Pownce V. Twitter. What’s Pownce you ask? What’s fun about 2012 and the emergence of Social Media as both a term and an industry (remember when “New Media” was the preferred term about three years ago?) is the assumed permanence of some platforms and because so many people have entered the space that are in it because it’s popular to be here.
But there was a time, in this Galaxy, not too many years ago, when that wasn’t the case. It was 2007, and Twitter was a one-year-old company started by Evan Williams and Jack Dorsey (and as I recall has one pretty cool party at an SF Nightclub called Mighty), was facing a big challenge from another microblogging firm called Pownce. In fact, when I first jumped into the user fray that year, Pownce was becoming the place to be, and Twitter was an also-ran. Seriously.
What so many people in the San Francisco / Oakland Social Media Zone (I just decided to call it that, or “SOSMEZ”) were jazzed about what Pownce was started by the popular engineer Kevin Rose, who’s companies Digg and Revision3 were growing and Rose was on a roll, and Leah Culver and Mike Malone. In fact, the blog MappingTheWeb called Pownce “The Next Big Thing:”
It’s amazing when such a simple application comes along and re-invents the wheel. This was the case earlier this year with Twitter. Now the same can be said for Pownce. Though still in private BETA and inaccessible to most, the features and functionality have amazed thus far. Actually, what is most amazing is the simple concept and implementation. Kevin Rose has struck gold again. His most heralded start-up to date, Digg, was developed from a simple idea. Pownce is no different – and it is poised to take the Internet by storm.
What was neat about Pownce was how easy it was to share Mp3 files, so a band could really get its music out there to friends and followers fast. Also, conversations were more “siloed” – it was harder for a random person to just jump in, as was and is the case with Twitter. (And what some hated about Twitter at the time.)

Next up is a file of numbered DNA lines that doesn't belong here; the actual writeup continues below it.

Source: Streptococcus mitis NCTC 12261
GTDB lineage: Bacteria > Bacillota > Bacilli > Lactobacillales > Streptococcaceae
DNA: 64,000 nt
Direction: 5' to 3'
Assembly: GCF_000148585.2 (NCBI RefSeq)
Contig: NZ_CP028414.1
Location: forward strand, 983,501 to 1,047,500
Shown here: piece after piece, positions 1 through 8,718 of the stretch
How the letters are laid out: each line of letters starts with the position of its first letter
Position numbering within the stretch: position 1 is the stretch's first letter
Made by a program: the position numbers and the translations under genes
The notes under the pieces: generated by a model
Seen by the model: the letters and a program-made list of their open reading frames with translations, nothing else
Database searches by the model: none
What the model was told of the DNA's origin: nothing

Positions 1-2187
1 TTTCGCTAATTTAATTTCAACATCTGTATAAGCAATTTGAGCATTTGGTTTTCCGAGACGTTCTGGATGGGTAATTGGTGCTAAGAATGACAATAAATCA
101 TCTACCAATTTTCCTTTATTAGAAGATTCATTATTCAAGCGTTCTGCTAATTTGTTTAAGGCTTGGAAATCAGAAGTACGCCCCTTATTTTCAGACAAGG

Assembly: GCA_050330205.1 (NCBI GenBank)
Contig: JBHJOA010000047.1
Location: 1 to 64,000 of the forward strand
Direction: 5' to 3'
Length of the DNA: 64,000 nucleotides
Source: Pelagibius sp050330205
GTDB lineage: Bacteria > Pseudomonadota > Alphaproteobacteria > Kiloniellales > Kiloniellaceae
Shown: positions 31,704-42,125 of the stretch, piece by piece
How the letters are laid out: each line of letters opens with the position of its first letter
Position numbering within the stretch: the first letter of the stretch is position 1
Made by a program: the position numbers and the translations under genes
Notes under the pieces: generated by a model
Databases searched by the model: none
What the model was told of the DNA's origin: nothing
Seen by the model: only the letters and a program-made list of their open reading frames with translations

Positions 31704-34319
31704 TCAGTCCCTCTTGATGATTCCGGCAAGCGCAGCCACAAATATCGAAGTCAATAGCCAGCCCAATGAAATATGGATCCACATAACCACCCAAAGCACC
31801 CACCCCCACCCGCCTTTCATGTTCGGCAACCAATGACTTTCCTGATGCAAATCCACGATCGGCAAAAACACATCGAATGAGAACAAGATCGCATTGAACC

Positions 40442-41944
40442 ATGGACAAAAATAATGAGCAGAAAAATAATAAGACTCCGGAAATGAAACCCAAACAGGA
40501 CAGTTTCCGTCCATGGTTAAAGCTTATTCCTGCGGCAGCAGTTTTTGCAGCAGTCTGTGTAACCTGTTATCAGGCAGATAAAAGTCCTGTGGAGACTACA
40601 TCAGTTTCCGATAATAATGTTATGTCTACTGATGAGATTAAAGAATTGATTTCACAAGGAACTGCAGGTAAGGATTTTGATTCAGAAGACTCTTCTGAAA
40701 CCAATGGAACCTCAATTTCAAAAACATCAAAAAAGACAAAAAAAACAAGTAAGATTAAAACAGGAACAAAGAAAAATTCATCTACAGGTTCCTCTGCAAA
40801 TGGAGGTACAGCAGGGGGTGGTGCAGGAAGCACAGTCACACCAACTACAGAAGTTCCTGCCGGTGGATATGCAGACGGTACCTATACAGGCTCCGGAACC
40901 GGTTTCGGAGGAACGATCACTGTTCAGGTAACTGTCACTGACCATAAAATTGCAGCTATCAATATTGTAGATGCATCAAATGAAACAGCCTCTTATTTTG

Moreover, Pownce, with a pro account of just $20 a year, was poised to ramp-up and monetize faster that Twitter. But that charge was necessary to handle the file-sharing duties established.
In fact, the ability to share files other than photos is something that was lacking in Twitter then, and still doesn’t exist today, though I’m not sure it’s not as necessary now, considering the platform alternatives and how Twitter’s user base has evolved.
And something else that Pownce had at the time that Twitter lacked was reliability – Twitter was down a hell of a lot in those days. The battle between Pownce and Twitter grew such that there were two camps – Kevin’s and Evan’s – and while Jaiku could have been the third alternative, Google ate it out of existence on October 27, 2007.
Check out this video review I dugg up; it was made June 27, 2007 by Allen at CenterNetworks:
What Happened To Pownce?
We have some very big news today at Pownce. We will be closing the service and Mike and I, along with the Pownce technology, have joined Six Apart, the company behind such great blogging software as Movable Type, TypePad and Vox. We’re bittersweet about shutting down the service but we believe we’ll come back with something much better in 2009. We love the Pownce community and we will miss you all.
Allen blames Kevin Rose for this, staying that he so fell in love with using Twitter and developing a base of 75,000 followers along the way, that he failed to use his follower base to build-up Pownce.
I blame the same closed system design that some loved about Pownce for failing to permit it to reach the organically driven growth levels Twitter started to see back then. While some may not like others butting in to their conversations, the sheer exchange of information is nothing short of wickedly efficient. That’s why Twitter played such a key role in the Arab Spring – I don’t think Pownce could have had as dramatic an impact on the politics of the region.